Key point: This minor dispute could end up badly damaging relations between the two nuclear powers.
Russian border patrol has detained 161 North Korean sailors for suspected poaching activity in the Sea of Japan, triggering a diplomatic conflict that is raising concerns in Moscow about the future of the Russian-North Korean security relationship.
It was first reported by RIA state news agency earlier this week that Russian border patrol confronted two North Korean schooners and eleven motorboats allegedly conducting illegal fishing activities on Russia’s far east coast. Border patrol detained one of the ships, reportedly prompting the other to open fire in a small skirmish that led to the injury of three Russian border patrol officials and several North Korean sailors. The entire North Korean expedition, numbering 161 personnel, was detained in the aftermath of the shootout.
Far from an isolated case, this incident is the culmination of a long-running series of fishing tensions between North Korea and its Russian neighbor. According to Aleksei Maslov, director of the Center for Strategic Studies of China and one of Russia’s foremost East Asia experts, “unfortunately, North Korean piracy and illegal fishing have always existed in one form or another within our territorial waters.” Maslov asserts that Russian authorities have turned a blind eye to similar North Korean behavior for years, but that the armed, 161-strong poaching expedition was the straw that broke the camel’s back: “I think [our] patience snapped, our border guards began enforcing the law, and DPRK realized that the warnings are over.”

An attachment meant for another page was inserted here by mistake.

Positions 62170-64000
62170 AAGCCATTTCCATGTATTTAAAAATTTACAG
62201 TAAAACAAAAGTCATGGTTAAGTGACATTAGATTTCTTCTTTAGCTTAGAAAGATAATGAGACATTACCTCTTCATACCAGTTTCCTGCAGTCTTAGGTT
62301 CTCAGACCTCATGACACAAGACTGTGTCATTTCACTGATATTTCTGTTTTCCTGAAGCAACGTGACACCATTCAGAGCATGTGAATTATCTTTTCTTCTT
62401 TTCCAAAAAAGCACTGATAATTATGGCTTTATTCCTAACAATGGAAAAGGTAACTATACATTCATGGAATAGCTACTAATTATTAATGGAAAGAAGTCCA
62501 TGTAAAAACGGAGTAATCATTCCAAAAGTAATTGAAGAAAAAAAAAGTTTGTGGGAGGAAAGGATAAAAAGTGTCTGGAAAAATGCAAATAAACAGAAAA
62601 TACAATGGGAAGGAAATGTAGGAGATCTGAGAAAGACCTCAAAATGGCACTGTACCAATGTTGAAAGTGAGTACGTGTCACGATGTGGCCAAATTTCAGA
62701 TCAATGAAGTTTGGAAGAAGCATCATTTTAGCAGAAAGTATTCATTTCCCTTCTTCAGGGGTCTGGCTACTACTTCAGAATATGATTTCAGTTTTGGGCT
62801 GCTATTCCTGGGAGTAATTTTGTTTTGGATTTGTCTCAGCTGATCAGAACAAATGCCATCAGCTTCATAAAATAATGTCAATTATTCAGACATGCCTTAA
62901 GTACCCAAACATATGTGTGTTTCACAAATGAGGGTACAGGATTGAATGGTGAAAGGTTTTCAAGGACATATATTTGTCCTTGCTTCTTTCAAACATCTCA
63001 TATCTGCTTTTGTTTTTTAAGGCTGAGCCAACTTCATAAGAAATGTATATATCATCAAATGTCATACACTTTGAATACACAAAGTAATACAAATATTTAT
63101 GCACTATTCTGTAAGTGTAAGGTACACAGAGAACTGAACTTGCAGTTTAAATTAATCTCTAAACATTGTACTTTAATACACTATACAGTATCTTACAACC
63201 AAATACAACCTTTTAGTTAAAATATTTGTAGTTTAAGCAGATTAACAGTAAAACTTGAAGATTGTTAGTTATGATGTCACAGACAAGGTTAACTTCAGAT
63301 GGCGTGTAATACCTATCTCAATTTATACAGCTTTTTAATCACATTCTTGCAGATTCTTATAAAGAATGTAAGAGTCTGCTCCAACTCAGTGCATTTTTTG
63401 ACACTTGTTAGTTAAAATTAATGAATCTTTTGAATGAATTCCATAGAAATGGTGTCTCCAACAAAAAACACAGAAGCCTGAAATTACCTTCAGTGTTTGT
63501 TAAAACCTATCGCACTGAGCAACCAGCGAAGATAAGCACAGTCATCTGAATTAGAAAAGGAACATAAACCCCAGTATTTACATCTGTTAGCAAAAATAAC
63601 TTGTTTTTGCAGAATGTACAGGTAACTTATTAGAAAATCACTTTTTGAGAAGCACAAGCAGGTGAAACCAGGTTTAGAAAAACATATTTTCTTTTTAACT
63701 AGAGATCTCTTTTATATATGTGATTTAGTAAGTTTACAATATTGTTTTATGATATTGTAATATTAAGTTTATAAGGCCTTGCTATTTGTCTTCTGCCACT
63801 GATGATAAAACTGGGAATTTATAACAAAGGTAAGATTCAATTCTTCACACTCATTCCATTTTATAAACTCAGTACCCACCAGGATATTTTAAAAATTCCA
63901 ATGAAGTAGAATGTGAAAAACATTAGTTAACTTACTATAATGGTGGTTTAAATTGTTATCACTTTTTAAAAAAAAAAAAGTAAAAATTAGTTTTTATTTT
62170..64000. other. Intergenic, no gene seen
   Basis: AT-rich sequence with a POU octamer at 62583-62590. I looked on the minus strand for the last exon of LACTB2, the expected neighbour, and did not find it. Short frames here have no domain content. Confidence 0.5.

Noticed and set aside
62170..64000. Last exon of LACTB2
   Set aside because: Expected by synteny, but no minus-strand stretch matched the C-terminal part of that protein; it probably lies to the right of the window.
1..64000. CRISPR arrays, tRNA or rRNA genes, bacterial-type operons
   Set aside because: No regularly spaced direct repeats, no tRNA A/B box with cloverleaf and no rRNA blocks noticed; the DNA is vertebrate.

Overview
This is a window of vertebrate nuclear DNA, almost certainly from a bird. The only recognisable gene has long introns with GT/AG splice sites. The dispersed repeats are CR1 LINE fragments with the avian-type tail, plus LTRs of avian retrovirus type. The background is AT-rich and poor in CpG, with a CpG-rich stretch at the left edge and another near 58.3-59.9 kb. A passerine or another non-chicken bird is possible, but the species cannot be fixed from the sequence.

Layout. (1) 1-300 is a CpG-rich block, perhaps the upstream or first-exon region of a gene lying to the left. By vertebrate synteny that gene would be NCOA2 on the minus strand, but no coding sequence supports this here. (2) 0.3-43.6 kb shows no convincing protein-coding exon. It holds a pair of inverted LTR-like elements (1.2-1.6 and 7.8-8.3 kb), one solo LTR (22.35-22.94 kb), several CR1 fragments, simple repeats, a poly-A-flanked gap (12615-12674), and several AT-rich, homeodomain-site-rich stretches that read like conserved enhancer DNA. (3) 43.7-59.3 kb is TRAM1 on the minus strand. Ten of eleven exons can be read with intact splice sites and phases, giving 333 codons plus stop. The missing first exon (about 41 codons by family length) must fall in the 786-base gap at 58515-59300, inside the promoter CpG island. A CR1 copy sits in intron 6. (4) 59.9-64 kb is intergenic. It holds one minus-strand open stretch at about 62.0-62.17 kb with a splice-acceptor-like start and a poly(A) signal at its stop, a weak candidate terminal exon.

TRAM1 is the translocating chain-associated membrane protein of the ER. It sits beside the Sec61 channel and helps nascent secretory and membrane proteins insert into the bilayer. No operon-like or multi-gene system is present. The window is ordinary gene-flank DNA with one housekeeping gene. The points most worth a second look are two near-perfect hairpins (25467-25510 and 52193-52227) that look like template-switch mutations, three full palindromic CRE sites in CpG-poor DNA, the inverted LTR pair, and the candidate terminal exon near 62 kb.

Russia’s Foreign Ministry announced that it plans to summon Chin Jeong Hyup, charge d'affaires of the DPRK’s Russian Embassy, regarding the incident.